post #121 of 121
Quote:
Originally Posted by Crowley View Post

It was meant more as a removal of blame from the hacker/researcher.  He didn't take the system down, the discovery of a security vulnerability did.  Apple were responsible for the security vulnerability.  I don't think that equates to blaming Apple for the system being down either, while security vulnerabilities are never welcome they are a fact of life, and it is good that Apple is taking it seriously and beefing up their system.  So Apple can be criticised for there being a security vulnerability in the first place, but can be commended for their response.

 

 

I understand now. Your previous statements did not accurately convey your intent. That being the case, I withdraw my first statement and acknowledge your premise. However, this individual still bears a significant responsibility here.

 

Quote:

Originally Posted by Crowley View Post

What are the ends, a week or so without a developer resource?  Is that really going to affect anyone so terribly?  I don't mean to trivialise it, I'm sure some people are feeling very put out right now, and stress levels may be rising, but in the grand scheme of things, it's not much of an issue.  If he hadn't done this then maybe that security vulnerability would be exploited by someone with malicious intent, someone who might have gone "deeper" and got much more damaging data.  I think the end definitely justify the means, and we're a long way from hell.

 

 

It is, unfortunately, more than a trivial inconvenience. It has already made a significant impact for some. A week of lost productivity is a week of lost income. From my own first-hand experience; the app development companies I work with typically schedule development and business activities in two week "sprints", for project lengths of two to four months. Product scheduling can be planned six months or more in advance. So a delay of one week (and still counting as of this morning) is a significant setback for a sprint, and consequently a significant delay on a development schedule. While creative can often be generated in advance, things like QA are necessarily bound by development activities. Marketing, more often than not, may need to commit resources to release dates far in advance of development even beginning. So, beyond a certain threshold, a delayed project either 1) pushes back all subsequent projects that resource is committed to (and effects the business decisions related to <all> of those products), or 2) delays the affected project until after all the other pre-existing commitments have been satisfied, which easily may be one to two fiscal quarters, or even indefinitely. In many cases, that alone is enough for a business decision to kill a project. I've known contractors to lose their work for delays of this magnitude.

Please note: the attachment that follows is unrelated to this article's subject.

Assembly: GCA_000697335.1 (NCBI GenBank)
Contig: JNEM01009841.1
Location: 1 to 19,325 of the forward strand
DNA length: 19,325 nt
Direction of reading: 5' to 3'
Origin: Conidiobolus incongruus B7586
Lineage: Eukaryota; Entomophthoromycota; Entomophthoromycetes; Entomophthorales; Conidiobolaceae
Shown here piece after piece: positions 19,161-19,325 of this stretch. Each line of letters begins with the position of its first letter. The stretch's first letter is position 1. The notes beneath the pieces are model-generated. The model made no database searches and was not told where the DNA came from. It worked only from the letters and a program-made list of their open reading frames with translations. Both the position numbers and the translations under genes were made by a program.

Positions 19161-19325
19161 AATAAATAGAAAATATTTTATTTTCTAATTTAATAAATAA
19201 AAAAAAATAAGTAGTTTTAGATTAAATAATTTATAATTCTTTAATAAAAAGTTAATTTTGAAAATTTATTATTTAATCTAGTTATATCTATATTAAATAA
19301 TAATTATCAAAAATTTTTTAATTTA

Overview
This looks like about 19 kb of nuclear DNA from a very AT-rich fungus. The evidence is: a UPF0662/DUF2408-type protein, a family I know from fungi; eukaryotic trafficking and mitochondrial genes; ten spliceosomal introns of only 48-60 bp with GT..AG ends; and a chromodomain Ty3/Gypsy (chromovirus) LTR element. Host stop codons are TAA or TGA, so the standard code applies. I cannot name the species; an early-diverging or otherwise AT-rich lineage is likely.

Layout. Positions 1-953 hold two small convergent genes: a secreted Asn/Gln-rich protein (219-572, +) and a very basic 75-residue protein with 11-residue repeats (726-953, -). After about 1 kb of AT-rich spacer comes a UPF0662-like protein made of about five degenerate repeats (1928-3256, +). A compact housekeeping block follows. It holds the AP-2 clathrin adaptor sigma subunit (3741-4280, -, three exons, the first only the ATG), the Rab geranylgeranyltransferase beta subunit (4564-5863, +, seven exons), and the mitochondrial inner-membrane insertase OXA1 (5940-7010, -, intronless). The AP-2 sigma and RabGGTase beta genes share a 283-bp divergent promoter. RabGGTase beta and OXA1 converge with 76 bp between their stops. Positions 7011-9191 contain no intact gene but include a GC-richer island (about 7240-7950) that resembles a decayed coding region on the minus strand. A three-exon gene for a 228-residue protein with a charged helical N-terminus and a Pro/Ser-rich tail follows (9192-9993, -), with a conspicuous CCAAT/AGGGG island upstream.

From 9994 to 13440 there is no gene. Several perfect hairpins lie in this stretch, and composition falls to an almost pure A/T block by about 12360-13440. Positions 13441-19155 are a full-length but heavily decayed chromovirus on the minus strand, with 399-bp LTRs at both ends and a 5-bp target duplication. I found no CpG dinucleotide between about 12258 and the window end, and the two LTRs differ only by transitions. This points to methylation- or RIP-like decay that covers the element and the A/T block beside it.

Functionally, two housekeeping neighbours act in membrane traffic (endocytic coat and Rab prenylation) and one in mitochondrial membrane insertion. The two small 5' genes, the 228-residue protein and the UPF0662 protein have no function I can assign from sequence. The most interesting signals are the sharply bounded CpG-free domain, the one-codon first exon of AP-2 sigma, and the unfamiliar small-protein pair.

Quote:

Originally Posted by Crowley View Post

Apple history in this regard isn't great, they've been criticised for sitting on security vulnerabilities for months without making any moves towards a fix.  I believe I read that this issue was reported using the proper channels to no result.  So the response in your alternative scenario could have been the feared worse-case breach, which would have caused a much greater paralysation of the services.  Conjecture I know, but you're doing the same.